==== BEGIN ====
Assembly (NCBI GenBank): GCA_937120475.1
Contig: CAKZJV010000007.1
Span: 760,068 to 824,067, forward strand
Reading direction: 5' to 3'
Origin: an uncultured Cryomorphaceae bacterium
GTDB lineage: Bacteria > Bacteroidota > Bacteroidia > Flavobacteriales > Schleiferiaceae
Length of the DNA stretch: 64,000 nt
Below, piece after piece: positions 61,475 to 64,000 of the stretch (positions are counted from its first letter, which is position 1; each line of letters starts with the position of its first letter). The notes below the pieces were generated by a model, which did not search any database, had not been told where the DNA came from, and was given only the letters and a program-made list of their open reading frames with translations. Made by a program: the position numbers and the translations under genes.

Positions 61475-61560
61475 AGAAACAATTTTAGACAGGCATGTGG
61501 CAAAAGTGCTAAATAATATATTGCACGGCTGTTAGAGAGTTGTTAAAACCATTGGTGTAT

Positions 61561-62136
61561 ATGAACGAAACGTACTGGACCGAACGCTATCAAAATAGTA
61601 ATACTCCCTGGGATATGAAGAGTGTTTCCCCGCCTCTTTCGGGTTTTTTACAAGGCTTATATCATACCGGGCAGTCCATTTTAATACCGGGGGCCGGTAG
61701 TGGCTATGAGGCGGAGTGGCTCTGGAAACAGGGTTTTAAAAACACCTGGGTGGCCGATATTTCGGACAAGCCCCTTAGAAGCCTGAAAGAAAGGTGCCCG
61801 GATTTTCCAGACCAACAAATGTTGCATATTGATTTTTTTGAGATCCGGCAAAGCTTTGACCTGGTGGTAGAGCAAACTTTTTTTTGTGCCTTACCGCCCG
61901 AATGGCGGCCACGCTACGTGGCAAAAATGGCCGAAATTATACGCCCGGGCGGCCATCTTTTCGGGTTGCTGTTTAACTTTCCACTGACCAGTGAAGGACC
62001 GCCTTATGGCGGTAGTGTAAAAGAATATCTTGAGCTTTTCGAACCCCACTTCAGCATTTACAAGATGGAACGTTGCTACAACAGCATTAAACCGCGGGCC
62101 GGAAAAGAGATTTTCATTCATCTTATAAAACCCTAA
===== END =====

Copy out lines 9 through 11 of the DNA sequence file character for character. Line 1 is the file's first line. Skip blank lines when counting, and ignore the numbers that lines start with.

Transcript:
Positions 61475-61560
61475 AGAAACAATTTTAGACAGGCATGTGG
61501 CAAAAGTGCTAAATAATATATTGCACGGCTGTTAGAGAGTTGTTAAAACCATTGGTGTAT